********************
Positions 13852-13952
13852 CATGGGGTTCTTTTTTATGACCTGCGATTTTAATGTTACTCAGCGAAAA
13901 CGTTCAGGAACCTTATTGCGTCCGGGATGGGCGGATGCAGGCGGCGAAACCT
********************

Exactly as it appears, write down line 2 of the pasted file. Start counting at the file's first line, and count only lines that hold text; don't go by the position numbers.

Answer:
13852 CATGGGGTTCTTTTTTATGACCTGCGATTTTAATGTTACTCAGCGAAAA